Somehow, with the exception of the cold air causing his asthma to flare up in overtime, Lacy was once again able to be a workhorse for the Packers' offense and remain healthy.
However, the one big negative for Green Bay's running game happened in overtime when Lacy couldn't get in the end zone. The Packers had the ball 1st-and-goal at the 7-yard line and rushed it twice with Lacy, gaining five yards. It had started to become apparent that Lacy was wearing down a bit, so McCarthy opted for a passing play that didn't work on third down. Lacy didn't carry it again over the final 10 minutes due to his asthma condition and other game factors.
Tolzien's athletic spin-move touchdown and a 34-yard run by James Starks also helped Green Bay have a very impressive game on the ground.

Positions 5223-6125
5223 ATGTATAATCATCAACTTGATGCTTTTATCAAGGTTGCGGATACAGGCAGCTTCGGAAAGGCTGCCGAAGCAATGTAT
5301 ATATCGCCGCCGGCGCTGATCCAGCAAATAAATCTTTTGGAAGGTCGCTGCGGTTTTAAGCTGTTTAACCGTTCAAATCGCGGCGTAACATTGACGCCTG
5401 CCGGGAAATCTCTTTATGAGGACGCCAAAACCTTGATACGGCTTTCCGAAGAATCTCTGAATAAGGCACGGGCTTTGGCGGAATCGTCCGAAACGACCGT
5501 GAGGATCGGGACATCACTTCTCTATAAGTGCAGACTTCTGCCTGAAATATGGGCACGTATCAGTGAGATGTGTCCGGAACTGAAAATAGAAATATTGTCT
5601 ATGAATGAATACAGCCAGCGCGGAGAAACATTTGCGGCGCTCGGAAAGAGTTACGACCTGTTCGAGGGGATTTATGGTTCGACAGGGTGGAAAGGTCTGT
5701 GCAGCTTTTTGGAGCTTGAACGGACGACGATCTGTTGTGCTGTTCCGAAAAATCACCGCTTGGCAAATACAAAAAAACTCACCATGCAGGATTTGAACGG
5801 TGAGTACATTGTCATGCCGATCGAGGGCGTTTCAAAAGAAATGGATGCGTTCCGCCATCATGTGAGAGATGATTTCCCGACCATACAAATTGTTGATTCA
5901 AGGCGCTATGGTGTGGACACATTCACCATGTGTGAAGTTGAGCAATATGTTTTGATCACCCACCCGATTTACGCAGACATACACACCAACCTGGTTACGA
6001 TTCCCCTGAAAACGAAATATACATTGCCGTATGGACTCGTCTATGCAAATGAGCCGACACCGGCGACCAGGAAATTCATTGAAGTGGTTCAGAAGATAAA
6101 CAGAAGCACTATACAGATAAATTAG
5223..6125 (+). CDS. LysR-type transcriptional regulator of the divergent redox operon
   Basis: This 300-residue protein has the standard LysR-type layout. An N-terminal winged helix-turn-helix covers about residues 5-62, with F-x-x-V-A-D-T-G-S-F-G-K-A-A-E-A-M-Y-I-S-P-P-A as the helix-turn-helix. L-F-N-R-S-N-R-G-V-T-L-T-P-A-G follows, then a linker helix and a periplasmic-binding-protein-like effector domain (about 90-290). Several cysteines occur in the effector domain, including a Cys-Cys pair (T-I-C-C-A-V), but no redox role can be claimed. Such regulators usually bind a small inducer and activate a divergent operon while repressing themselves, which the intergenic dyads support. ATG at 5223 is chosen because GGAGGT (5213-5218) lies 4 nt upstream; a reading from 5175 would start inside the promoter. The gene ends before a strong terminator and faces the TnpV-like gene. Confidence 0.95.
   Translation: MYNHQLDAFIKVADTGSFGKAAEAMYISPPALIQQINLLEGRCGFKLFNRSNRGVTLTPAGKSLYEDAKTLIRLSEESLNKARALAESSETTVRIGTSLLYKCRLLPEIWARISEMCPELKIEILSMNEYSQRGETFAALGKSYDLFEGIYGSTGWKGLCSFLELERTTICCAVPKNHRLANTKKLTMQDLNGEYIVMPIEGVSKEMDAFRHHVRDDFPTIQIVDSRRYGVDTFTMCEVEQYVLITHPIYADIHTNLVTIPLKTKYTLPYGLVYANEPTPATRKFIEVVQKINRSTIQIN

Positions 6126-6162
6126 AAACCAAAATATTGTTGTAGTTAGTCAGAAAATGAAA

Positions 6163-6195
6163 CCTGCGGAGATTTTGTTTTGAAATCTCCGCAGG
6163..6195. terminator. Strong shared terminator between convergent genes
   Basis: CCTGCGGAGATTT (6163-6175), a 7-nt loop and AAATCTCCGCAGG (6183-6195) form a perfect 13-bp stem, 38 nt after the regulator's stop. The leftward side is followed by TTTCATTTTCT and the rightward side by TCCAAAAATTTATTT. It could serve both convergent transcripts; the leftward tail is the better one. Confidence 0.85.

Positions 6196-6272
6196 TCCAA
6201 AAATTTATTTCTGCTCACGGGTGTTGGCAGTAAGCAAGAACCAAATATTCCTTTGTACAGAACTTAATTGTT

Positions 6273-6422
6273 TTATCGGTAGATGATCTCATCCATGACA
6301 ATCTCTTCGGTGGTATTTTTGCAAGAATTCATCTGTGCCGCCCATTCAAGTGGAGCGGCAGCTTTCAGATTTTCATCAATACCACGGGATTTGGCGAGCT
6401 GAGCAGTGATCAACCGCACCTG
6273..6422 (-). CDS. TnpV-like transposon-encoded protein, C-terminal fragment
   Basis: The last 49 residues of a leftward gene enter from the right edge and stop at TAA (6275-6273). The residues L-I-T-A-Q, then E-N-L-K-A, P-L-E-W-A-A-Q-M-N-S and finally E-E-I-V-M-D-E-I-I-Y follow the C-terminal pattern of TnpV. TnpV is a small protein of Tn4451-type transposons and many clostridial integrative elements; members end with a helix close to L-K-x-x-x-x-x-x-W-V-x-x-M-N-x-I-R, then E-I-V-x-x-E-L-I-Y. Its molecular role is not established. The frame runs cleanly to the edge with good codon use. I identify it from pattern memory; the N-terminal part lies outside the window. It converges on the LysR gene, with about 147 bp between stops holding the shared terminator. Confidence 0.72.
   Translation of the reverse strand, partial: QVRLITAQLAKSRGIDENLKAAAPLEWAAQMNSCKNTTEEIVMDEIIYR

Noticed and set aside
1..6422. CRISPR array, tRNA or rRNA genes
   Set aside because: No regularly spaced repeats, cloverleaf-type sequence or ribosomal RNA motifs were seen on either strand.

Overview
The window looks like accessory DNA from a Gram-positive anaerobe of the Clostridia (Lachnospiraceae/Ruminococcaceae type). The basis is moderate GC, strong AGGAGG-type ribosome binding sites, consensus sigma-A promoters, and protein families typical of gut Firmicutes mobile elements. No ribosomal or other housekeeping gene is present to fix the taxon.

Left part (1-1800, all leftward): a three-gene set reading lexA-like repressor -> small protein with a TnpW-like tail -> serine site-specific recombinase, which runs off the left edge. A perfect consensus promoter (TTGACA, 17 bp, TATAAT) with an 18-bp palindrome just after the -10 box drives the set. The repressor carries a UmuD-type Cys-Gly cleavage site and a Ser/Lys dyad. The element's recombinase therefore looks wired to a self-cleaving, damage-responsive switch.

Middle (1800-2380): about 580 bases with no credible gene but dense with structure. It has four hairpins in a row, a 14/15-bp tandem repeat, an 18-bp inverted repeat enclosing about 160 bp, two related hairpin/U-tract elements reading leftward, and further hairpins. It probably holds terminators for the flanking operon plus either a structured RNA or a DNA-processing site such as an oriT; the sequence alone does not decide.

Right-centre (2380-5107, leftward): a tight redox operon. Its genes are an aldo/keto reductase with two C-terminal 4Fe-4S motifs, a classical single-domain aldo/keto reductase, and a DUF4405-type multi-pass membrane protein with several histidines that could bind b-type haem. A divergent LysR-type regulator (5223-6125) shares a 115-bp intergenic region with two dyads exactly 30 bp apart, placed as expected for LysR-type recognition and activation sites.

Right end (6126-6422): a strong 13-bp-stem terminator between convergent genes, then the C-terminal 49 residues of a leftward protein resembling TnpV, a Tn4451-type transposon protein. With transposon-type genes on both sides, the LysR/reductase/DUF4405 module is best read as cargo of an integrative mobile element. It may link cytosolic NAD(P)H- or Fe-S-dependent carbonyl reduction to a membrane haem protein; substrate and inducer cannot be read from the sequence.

Rushing Defense: D
What has happened to the Packers' run defense over the past month? After being on a franchise-best pace through seven games this season, Green Bay has been very bad in this area since. And Adrian Peterson is the last person that a team that can't stop the run wants to see.
Peterson pounded the Packers for 146 yards on 32 carries (4.6 average) with one touchdown. Like Lacy, Peterson forced several missed tackles and broke away nearly every time a Green Bay defender tried to bring him down with their arms instead of wrapping up completely.